It was especially important to get Ottawa Riverkeeper’s description of the larger facilities and waste sites on the public record in this intervention, because the current licence for CRL does not specify the individual pieces of infrastructure to which it applies, nor do Canadian Nuclear Laboratories or the CNSC provide a permanently available online map of the site and its buildings, waste areas, or environmental management infrastructure. This lack of transparency is further frustrated by the fact that the CRL’s Licence Conditions Handbook (LCH) is becoming increasingly vague (1), and relying on less transparent and rigorous verification criteria (2). LCHs contain important details about licence conditions for specific sites or aspects of operations. Further, the licence only includes licence release limits for one third of the CRL site, not adequately addressing contamination around Maskinonge or Perch Lakes, despite the fact that both feed into the Ottawa River. Finally, release limits that are specified in the licence may not be comprehensive enough (3), or take into account ecological contaminant thresholds (4).
Ottawa Riverkeeper also requested more information from the federal Department of Fisheries and Oceans and Ontario’s Ministry of Environment, Conservation, and Parks concerning Fisheries Act permits and Environmental Compliance Approvals for CRL facilities. While nuclear regulation is primarily the responsibility of the CNSC, other agencies at all levels of government are also responsible for ensuring that nuclear facilities protect local waterbodies and ecosystems. Ottawa Riverkeeper sought to ensure relevant authorities were collaborating to comprehensively address the environmental impacts of CRL.
As of the time of submission, we are still awaiting responses from both Governmental agencies.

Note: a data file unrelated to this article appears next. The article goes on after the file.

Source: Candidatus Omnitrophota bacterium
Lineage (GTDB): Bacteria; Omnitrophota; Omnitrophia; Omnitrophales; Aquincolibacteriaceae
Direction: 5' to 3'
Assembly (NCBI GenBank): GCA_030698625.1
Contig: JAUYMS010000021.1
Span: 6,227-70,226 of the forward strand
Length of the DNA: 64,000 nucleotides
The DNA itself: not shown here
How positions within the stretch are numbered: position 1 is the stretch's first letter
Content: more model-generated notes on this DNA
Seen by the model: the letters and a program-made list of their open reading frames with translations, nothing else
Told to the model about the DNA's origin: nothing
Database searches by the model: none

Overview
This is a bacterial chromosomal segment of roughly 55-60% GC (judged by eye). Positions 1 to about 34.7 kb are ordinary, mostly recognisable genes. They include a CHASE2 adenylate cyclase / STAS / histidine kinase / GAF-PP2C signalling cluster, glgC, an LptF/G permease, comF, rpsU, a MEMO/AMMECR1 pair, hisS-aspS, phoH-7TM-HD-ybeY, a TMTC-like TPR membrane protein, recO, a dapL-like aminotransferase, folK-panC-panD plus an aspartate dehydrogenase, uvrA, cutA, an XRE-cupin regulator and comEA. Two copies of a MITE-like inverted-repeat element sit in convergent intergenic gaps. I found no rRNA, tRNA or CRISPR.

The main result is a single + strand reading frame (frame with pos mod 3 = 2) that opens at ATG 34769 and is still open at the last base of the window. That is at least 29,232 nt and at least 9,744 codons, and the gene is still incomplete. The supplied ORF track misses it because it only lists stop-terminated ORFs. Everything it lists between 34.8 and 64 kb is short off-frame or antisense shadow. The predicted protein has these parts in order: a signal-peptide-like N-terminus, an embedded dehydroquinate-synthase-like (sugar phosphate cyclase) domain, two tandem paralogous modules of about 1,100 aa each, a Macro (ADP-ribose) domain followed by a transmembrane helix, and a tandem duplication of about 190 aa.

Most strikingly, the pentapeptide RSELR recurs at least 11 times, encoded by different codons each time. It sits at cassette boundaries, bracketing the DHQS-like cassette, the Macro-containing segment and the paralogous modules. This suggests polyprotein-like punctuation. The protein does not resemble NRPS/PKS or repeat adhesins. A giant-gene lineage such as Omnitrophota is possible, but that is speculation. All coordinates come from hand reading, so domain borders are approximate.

3. Concerns over the lack of public access to information concerning CRL facilities and operations
Ottawa Riverkeeper recommended improvements to public information sharing to better facilitate the public’s right to know about the facilities and their operations. This included a request for real-time public environmental data disclosure, and better public reporting of unplanned events at both facilities. We also highlighted procedural deficiencies in the ROR meeting process that frustrated attempts to ensure fulsome public disclosure of environmental information.
Ottawa Riverkeeper’s participation in the ROR process allowed us to formally submit our comments regarding the oversight of this facility, document what information is publicly available, and to provide recommendations to improve transparency and reduce environmental impacts at the Chalk River Laboratories site. The information obtained through this process details the complexities and challenges present at this site. You can read the entirety of our ROR submission (Only available in English) on our website here. We remain concerned about the impact of the CRL site and are committed to intervene where possible in order to protect the Ottawa River.
1. 56 licence conditions from the previous LCH were not included in the current LCH, many of which had contained important particulars about licence conditions for specific sites or aspects of operations.
2. Marked by a move toward Canadian Standards Association (CSA) criteria which are less facility-specific and not user-friendly for members of the public.
3. Contaminants of concern identified in the CRL Environmental Risk Assessment are broader than those in its licence or LCH.
4. Only human radiation doses seem to have been taken into account when determining release limits, to the exclusion of ecological or toxic considerations.